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Seeing the Invisible

Medical anthropologist Philippe Bourgois and photographer and graduate student Jeff Schonberg spent 12 years among homeless heroin users on the streets of San Francisco, embedded in a world that is usually invisible to outsiders. This world exists at the seams of the city, under freeways, in vacant lots and alleys, largely unseen by passersby.

In their book Righteous Dopefiend, Bourgois and Schonberg document the inner workings of this community, in which heroin functions as part of a moral economy, governing relationships, social structure, dignity, and survival. Using photo-ethnography, they bring the lives and suffering of the people they befriended into view, without judgment or spectacle, and reveal how this marginalized group fits into the larger structure of American society. In this interview with KPFA’s Against the Grain, they discuss how in this community and others in the backstreets of major cities, vast structural forces converge on vulnerable individuals.

Bourgois and Schonberg use photo-ethnography to represent this group, but no image is complete without asking the right questions: “What are we imposing? What are we missing? What are the stakes of exposure to a wider audience?”, they write in the book. Above all, they continue, “there is urgency to documenting the lives of the Edgewater homeless. They survive in perpetual crisis. Their everyday physical and psychic pain should not be allowed to remain invisible.”

View an audio slideshow of Schonberg’s photographs, narrated by Bourgois, at the University of Pennsylvania School of Arts and Sciences. An exhibition of their work, “Righteous Dopefiend: Homelessness, Addiction and Poverty in Urban America”, is on display at the Penn Museum until May 2, 2011.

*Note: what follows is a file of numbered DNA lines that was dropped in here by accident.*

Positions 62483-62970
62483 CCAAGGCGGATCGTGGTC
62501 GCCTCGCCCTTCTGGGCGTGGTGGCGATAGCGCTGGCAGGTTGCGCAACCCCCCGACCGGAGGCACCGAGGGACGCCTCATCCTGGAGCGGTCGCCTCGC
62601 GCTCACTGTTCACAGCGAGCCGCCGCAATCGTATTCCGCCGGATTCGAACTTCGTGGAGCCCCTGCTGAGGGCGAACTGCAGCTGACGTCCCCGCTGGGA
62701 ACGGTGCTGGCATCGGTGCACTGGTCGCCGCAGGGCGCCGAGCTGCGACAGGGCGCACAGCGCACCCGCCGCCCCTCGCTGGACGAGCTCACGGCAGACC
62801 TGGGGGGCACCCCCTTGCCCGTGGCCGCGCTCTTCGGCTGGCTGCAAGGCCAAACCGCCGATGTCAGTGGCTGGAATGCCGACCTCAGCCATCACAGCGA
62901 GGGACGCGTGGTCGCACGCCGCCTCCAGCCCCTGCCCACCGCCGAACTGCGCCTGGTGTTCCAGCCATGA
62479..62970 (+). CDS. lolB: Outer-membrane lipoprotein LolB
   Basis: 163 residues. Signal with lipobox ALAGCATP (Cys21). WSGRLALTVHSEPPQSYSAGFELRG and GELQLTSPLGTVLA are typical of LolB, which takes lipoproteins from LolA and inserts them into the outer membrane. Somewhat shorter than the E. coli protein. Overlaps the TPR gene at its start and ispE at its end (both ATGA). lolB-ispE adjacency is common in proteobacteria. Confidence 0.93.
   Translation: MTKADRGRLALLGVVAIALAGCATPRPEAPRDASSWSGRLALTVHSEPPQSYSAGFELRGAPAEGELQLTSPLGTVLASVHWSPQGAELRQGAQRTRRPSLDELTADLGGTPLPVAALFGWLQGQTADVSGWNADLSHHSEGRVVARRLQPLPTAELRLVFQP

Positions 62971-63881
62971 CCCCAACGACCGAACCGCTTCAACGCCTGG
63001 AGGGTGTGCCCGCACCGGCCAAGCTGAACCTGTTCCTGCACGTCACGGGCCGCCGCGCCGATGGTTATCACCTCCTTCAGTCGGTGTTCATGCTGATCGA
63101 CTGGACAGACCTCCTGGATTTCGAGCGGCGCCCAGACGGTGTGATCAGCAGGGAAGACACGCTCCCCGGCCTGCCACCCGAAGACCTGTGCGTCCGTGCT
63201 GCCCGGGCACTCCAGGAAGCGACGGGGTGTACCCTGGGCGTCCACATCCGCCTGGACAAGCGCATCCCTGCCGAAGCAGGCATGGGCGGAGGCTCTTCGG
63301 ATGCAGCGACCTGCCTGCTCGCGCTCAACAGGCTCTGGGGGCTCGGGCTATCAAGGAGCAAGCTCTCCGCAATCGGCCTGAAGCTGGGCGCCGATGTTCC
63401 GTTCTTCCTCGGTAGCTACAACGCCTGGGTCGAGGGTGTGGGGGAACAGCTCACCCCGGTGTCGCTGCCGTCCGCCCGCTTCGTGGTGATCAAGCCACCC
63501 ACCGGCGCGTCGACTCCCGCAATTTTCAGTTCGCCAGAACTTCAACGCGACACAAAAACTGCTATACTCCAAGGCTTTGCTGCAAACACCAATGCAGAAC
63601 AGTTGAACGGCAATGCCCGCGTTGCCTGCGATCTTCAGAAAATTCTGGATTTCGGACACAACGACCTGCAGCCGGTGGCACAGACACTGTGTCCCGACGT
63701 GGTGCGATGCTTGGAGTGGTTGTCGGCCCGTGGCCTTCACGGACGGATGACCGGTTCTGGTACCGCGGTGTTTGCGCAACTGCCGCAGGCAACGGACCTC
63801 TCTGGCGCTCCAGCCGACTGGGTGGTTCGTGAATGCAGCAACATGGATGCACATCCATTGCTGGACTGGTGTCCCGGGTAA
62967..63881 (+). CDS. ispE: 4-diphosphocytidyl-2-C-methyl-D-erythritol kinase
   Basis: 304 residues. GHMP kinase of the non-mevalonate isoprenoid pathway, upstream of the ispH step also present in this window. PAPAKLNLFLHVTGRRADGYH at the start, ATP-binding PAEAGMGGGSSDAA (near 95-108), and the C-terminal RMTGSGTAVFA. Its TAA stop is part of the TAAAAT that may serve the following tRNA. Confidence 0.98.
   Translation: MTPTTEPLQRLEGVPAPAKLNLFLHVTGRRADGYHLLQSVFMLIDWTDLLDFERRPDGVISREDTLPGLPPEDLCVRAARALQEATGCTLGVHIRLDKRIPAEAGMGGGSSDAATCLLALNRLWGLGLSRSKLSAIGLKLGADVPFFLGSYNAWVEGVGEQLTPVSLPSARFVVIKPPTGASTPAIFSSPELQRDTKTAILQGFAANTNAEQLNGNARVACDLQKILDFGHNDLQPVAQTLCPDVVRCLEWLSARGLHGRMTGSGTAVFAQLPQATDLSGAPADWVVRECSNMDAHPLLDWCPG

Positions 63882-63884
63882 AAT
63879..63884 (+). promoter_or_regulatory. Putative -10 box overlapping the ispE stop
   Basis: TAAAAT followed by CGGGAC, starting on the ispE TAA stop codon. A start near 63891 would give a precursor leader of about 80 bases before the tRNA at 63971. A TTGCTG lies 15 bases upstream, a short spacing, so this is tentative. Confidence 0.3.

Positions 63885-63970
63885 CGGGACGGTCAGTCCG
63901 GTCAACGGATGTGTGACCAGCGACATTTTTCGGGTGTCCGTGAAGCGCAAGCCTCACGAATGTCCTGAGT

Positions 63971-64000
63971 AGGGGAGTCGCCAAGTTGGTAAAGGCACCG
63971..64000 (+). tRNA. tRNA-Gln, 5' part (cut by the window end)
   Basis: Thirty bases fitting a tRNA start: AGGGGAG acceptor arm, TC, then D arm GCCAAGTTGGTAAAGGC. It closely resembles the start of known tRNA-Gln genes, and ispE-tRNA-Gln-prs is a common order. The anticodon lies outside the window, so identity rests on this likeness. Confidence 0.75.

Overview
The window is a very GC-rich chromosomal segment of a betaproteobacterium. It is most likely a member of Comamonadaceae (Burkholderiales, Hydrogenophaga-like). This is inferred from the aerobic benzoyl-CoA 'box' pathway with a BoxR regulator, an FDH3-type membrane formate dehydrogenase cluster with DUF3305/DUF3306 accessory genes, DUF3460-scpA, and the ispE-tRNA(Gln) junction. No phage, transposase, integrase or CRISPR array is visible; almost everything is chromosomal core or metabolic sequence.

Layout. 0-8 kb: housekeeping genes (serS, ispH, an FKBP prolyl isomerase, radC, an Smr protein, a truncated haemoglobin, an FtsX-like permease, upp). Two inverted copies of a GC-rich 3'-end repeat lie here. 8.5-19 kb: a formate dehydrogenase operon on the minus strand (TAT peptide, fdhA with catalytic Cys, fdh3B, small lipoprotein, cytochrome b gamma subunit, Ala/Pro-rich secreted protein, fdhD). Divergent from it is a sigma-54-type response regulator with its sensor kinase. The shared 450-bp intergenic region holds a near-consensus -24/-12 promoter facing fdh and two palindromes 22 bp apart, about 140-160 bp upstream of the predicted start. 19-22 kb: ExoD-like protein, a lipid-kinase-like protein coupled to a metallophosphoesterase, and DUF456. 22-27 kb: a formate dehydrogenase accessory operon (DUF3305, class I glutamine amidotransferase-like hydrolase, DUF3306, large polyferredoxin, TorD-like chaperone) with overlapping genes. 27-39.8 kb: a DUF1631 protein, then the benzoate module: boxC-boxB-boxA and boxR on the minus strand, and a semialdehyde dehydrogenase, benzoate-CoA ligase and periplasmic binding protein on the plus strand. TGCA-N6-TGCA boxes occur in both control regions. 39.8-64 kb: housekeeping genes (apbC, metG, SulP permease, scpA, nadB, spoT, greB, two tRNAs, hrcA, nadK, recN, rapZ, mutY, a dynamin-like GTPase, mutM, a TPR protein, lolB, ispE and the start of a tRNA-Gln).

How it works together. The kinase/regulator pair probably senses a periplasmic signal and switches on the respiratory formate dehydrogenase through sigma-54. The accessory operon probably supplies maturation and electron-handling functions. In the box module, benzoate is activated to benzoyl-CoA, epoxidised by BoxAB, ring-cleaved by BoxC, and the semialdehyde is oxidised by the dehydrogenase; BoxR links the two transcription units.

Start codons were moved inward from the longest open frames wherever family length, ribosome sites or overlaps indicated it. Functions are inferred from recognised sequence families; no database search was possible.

Listen to the KPFA Against the Grain interview with Schonberg and Bourgois.

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4 comments to Seeing the Invisible

  • What a fascinating and at the same time sad sub-culture. I don’t pretend to understand what motivates a person to get into that lifestyle in the first place, but it does seem that once a person gets beyond a certain point in the addiction process that it becomes increasingly difficult to turn back the tide.

    I don’t think these people and places are invisible to the normal person, but most people just don’t know what to do to attempt to help these people and I am sure many are just plain afraid as these people can be aggressive in getting what they want.

    What is the solution?

    JJ

  • There are so many things in this world that are “invisible” to us although they are visible to a few conscious people…

  • It is difficult to help these people even if one would do it gladly… The problem, I think, starts from the beginning, from the education we receive, in which we “must” get more and more… If we grew up with a different mentality very few people would fall into the drug hell. Greetings

  • I have to agree with the first person that replied to this post and say that I can’t and never will be able to understand what or why people get into situations like this. Having said that, I do think it is interesting how they examined the role that heroin plays. No matter what country you go to you will find the same sort of people who are stuck in limbo and have nowhere to go. Shedding light on the issue is good, but it doesn’t really get us any closer to a solution. Is there even a solution?

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